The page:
The Irony of Christmas Radio

Breaking news.

Arbitron shows WBEB (B-101), Philadelphia doubling its December ratings from an 8.2 to a whopping 15.8. Praise be to God. No. Praise be to the People Meter that tracks seasonal format changes like lightning.

Clear Channel's KODA in Houston jumped from a 5.2 to an 8.9 thanks to Christmas music and the PPM.

Even in New York, Clear Channel's Lite WLTW-FM jumped from 6.1 to 8.2 with huge increases in cume and that's without the Arbitron People Meter.

Maybe the best people meter is actually -- people.

It's pure irony.

Radio audiences love Christmas in spite of all the social-correctness that we hear -- you know, about "happy holidays" instead of "Merry Christmas", religious holiday vs. retail event, etc. But I am not at all convinced that these huge ratings indicate that the Christmas music radio audience is religious at all. I'm not even sure it has much to do with the actual December 25th holiday.

My own personal program director's people meter located right here in my gut tells me that audiences like it when radio stations create a feeling of something special.

Some of our brightest programmers have been doing Christmas music for a long time. My first job in radio was for Jerry Lee (well before he got the James Bond Aston Martin and made all his millions). We worked out of a pretty crummy office above the Germantown Bank in Philadelphia. Then, we went all-Christmas a day or so before and all during Christmas day. Marlin Taylor and Phil Stout made it happen. The announcers got the day off and we used voice tracks. No. No. Not voice tracks. Prerecorded tape that sounded like we weren't there (and the audience apparently could care less). We didn't try to fool them.

Radio programming has been on a self-destruct for a lot of reasons that I have written about and you don't need to hear it again. But, the true meaning of Christmas in a radio and ratings sense is that it forces sterile radio companies into creating just a little bit of magic.

I emphasize -- a little bit. Like promos, jingles, liners -- the usual radio excuses for programming.

How could I argue with ratings that good by radio stations programming Christmas music?

For starters, most of them don't even try very hard. They've got their playlists and the formatics I previously mentioned and they're off.

A starved radio listening public eats it up.

Imagine what radio could really do if it tried harder.

In fact, imagine what terrestrial radio could do if it tried harder the other 46 weeks a year. Betcha the ratings would soar among existing radio listeners. You already know what I'm going to say about the next generation -- they're lost to terrestrial radio.

If audiences in this politically correct, secular world we live in love Christmas radio more than anything else we seem to be able to do, maybe it's time to stop looking at this phenomenon as a holiday uptick and look at it as a wakeup call.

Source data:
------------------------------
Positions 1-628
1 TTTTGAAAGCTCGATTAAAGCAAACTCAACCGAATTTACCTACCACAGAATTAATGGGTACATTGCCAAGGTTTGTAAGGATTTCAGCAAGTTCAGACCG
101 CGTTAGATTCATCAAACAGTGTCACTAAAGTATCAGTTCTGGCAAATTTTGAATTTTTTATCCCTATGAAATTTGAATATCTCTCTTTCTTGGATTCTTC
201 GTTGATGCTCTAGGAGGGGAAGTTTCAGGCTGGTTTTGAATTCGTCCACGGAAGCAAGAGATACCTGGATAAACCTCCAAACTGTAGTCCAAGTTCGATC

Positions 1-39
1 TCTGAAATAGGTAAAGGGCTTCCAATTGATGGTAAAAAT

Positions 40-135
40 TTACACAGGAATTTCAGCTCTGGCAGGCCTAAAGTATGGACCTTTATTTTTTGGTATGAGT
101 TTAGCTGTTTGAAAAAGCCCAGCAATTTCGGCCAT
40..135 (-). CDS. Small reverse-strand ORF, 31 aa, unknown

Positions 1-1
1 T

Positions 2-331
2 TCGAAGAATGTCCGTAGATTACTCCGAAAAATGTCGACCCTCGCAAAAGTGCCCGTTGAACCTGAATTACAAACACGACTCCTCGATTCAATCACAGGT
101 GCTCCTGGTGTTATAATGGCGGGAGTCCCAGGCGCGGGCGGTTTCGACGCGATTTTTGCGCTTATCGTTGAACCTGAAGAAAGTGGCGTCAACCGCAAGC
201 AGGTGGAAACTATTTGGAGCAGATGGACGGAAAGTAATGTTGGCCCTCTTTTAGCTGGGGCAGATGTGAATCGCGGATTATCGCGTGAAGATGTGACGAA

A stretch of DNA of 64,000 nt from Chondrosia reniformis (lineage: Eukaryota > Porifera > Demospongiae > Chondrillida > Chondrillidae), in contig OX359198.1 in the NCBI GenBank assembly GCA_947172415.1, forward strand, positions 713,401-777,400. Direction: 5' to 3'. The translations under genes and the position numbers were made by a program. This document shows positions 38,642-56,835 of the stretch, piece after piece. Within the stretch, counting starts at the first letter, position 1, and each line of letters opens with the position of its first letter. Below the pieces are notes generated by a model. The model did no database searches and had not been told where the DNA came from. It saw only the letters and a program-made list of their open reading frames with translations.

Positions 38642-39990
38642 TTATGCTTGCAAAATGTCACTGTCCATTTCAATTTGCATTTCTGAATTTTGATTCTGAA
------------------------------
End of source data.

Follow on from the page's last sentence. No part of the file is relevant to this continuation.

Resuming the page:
What I'd like to do is take a group's top program directors for one day -- that's it -- and use the brainstorming technique I have taught my students to use at USC and lookout. Christmas couldn't come fast enough next year.

Then, onto the rest of the year.

You don't get the best out of your best program directors by being a business.

I know. I know. Radio is a business.

But it's not.

Sports is a business and everything else nowadays seems to be too. But in radio our leaders are under the false illusion that programming is about making money it's not.

It's an art form that you sell commercials in after it attracts a large audience.

And that art?

Being a one person "people meter" listening to different voices, trying different things, pushing the envelope.

Get me Buzz Bennett (the wild and quirky program director in the 60's and 70's). I'd like to see Buzzie and Farid Suleman at lunch -- say, at 21. Would Farid make it to dessert? Would Buzzie stay for the entire meal?

Programmers should be people you hire to create audience. Give them a time frame and a clear expectation of results.

Give them autonomy.

Give them resources.

Give them a break and leave them alone. Read the excellent Radio & Records interview done by Erica Farber with Bill Drake on John Rook's website and ask yourself -- could the icon Drake himself who made all that money for RKO back in the day do it today for meddling cheapskates known as consolidators.

I think we have our answer.

There's still hope.

The first radio group to believe that programming is not a business at all gets it. I haven't seen such a radio group in at least 12 years worth of Christmases.

Boffo Christmas ratings?

Your audience is trying to tell you something and it has very little to do with a religious holiday.

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